The independent newspaper of the University of Iowa community since 1868

The Daily Iowan

The independent newspaper of the University of Iowa community since 1868

The Daily Iowan

The independent newspaper of the University of Iowa community since 1868

The Daily Iowan

UI researchers investigate stigma behind HIV

University of Iowa researchers Oluwafemi Adeagbo and Oluwaseun Badru are examining the effect of HIV stigma in Nigeria.
Shuntaro Kawasaki
Dr. Oluwafemi Adeagbo (left) and Dr. Oluwaseun Badru (right) pose for a portrait in the UI College of Public Health Building on Friday, Sept. 8, 2023.

Stigma plays an incredibly large role in the lives of those with human immunodeficiency virus, or HIV.

University of Iowa researchers Oluwafemi Adeagbo and Oluwaseun Badru are taking a magnifying glass to the stigma surrounding HIV.

Adeagbo, an assistant professor at the UI College of Public Health, conducted a study in 2021 in Nigeria in hopes of learning more about this stigma.

During his time there, he connected with almost 4,000 people living with HIV. Adeagbo’s primary focus was on the impact of stigma on mental health and social support.

Previously, Adeagbo worked in South Africa where there are approximately 9 million people living with HIV. He experienced many of the same problems when it came to stigma around the disease, with many people afraid to disclose their identity for fear of losing those closest to them.

“People were afraid of their HIV identity,” Adeagbo said. “If one person knew you were going to an HIV clinic, everyone knew.”

Badru, who was born in Nigeria, grew up hearing about the stigma behind HIV and wants to be a part of the change.

“It was a concern for me that people were discriminating against people with HIV, and stigmatizing those living with HIV,” Badru said. “I want to reveal to the world that this is a problem.”

Adeagbo and Badru are currently conducting research to identify the barriers of HIV prevention services amid an uptick of Black and African American men who have sex with other men in Iowa.

The 2021 study found that women were more often affected than men, Adeagbo said.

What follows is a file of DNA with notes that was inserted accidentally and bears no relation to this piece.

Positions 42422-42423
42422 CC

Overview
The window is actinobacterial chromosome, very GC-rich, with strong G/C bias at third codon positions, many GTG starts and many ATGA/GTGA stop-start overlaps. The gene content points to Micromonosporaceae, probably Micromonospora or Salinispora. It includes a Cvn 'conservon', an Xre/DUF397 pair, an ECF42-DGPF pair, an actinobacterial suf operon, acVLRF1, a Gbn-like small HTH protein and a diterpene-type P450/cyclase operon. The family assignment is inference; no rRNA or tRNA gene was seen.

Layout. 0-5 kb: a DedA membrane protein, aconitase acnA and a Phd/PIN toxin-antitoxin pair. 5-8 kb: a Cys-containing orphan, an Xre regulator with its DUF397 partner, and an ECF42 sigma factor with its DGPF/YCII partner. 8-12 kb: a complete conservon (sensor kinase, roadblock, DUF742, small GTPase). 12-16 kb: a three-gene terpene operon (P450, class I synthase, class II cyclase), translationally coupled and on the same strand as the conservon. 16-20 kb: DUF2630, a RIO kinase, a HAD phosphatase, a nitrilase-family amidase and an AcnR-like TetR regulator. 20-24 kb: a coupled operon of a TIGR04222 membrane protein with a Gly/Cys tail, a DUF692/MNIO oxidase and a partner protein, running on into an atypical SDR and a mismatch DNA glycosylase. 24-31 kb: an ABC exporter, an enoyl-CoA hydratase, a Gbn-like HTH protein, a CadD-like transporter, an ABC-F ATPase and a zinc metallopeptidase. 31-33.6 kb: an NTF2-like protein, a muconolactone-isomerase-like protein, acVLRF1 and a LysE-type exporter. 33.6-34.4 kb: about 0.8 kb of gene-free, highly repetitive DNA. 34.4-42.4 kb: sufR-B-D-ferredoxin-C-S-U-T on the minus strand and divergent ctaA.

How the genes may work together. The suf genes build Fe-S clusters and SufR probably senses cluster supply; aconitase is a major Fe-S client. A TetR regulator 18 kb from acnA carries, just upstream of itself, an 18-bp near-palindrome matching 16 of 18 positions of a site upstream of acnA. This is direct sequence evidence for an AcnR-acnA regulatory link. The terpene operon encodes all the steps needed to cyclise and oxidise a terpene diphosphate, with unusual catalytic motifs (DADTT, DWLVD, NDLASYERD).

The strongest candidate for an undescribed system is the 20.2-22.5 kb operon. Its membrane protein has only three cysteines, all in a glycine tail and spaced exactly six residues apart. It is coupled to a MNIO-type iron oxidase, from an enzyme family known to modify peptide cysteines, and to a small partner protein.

Women tend to experience violence in relationships at a higher level than men, the study found. Additionally, for those who did choose to disclose their identity, many lost their jobs, and sometimes even their family members.

This leads to many people being afraid to disclose their HIV identity, further exacerbating the stigma.

Badru, a UI doctorate student, focused specifically on the social support aspect of HIV stigmatization with Adeagbo.

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Badru and his team began looking at support in three different layers: family, friends, and significant others. When they looked at overall social support, they found that out of 400 people living with HIV, only half had adequate support from family and significant others.

“Once there is adequate support, the chance that these people living with HIV are likely to have experienced stigma is reduced,” Badru said. “So experienced stigma is reduced,” Badru said. “So that means that support is important.”

Another important finding in their research was that for those who had disclosed their HIV status, they began to experience a decrease in support from significant others, Badru said.

“Among those who are married, there is a further reduction in support from religious and other key members of society,” Badru said.

Therefore, the stigma is higher for those people who tend to not have an ample support system.

Stigma has also had a physical effect on HIV patients. When looking at the data, Adeagbo found that those who had been on antiretroviral treatment for a period of time were not virally suppressed.

Upon further research, Adeagbo and his team found that the issue was stigma. Many people had stopped going to the clinic due to fear.

Adeagbo and Badru also found in their research that those with HIV were more likely to have anxiety and major depression.

“They have this feeling that they are all alone in the world and their family wants nothing to do with them,” Adeagbo said.

As Adeagbo and Badru work to destigmatize HIV and issue stigma reduction interventions, their intention is to conduct research that actively involves those living with HIV in Nigeria by asking them what they think, how they want to be treated, as well as what kind of interventions can be done to help them.

The research duo is currently partnering with organizations in Nigeria focusing on HIV research and working to develop different interventions. This will take a lot of community engagement and mobilization to involve those living with HIV to ensure stigma reduction prevention, Adeagbo said.

“We need to approach it as a multilevel intervention and be looking at different socio-ecological levels,” Adeagbo said.

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About the Contributors
Shreya Reddy
Shreya Reddy, News Reporter
Shreya Reddy is a freshman at the University of Iowa. Coming from a small town in Kansas, Shreya is double majoring in English and Political Science on the Pre-Law track. Before coming to the Daily Iowan, she has written for her neighborhood magazine and her schools literary magazine as well as writing an investigative journalism piece.
Shuntaro Kawasaki
Shuntaro Kawasaki, Photojournalist
Shuntaro Kawasaki is a fourth-year student at the University of Iowa majoring in Neuroscience with a minor in Chemistry and Cinema. Outside of The Daily Iowan, Shuntaro has interned at the Carver College of Medicine, writing a research paper.